Assumptions can present at obstacles because they cause us to think stereotypically, which in turn can prevent personal growth, change and development. These notions are explored in both the film looking for Alabrandi and Saving Francesca. Assumptions are pre conceived ideas or ill- informed opinions. In the opening scenes of looking for Alabrandi, the protagonist makes many assumptions about herself and her family in particular. Josie perceives her family as out dated and oppressive and assumes herself as someone who can control her own destiny, and those of the people around her. This perspective is illuminated in the opening scenes as Woods establishes voice over to illustrate the protagonists disconnection with both her family and ethnic background when she narrates “this might be where I come from but do I really belong here?” This elucidates Josie’s disconnection to her culture and her feelings of detachment and foreignness in her surroundings. This is also complimented by the sepia tone through opening montage of the protagonists families ‘tomato day’ celebrations which unveil a communal vibe in which Josie feels so outlandish to. Likewise as seen in Marchettas novel saving Francesca, the young narrative voice over of the novel longs for that feeling of belonging to her new school and comfort in her home environment. Similar to Alabrandi the protagonist makes early assumptions and has a rather negative outlook on her forthcoming days at Sebastian high school. She assumes a pessimistic outlook on the people and teachers around her which ultimately leaves lonely and isolated.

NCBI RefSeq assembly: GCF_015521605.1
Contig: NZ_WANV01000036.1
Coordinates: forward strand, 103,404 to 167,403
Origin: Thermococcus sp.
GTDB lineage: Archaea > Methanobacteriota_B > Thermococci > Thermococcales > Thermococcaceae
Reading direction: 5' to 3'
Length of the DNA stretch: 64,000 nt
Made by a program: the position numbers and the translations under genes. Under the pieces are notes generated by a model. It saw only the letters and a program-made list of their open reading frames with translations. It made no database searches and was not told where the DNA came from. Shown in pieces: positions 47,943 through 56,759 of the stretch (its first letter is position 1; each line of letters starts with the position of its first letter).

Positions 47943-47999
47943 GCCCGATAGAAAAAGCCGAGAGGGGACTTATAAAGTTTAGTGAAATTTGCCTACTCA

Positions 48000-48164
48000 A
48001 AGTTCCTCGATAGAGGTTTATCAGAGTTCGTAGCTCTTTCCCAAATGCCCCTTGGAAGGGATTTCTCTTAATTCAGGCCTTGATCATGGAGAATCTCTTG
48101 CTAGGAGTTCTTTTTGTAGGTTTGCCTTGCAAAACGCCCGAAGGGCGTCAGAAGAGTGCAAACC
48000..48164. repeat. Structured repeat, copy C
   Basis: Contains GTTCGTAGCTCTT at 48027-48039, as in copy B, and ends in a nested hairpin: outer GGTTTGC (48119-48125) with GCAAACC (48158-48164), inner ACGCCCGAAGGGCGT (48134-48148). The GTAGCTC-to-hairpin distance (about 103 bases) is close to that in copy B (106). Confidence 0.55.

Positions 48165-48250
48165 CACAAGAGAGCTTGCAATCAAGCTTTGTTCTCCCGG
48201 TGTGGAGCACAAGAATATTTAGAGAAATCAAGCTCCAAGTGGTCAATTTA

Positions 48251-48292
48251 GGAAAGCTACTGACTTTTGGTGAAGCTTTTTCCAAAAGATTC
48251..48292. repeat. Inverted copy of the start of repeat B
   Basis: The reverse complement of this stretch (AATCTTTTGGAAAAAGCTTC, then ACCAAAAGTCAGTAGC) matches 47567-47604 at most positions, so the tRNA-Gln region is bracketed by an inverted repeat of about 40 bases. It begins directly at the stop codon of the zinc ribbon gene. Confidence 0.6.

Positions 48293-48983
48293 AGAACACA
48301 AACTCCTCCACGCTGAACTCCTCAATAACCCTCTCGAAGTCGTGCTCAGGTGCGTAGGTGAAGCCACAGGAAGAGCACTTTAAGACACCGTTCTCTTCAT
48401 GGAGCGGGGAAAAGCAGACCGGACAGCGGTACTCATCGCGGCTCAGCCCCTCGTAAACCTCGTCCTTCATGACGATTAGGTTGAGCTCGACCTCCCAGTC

Furthermore there are many complications and barriers which stand in the way of both protagonists developing and altering their perspectives. Relationships are a key commonality in both texts which hinder and complicate their attempted new perspectives. Josie’s relationship and meeting with her father Michael Andretti are critical experiences which act as catalysts for change...
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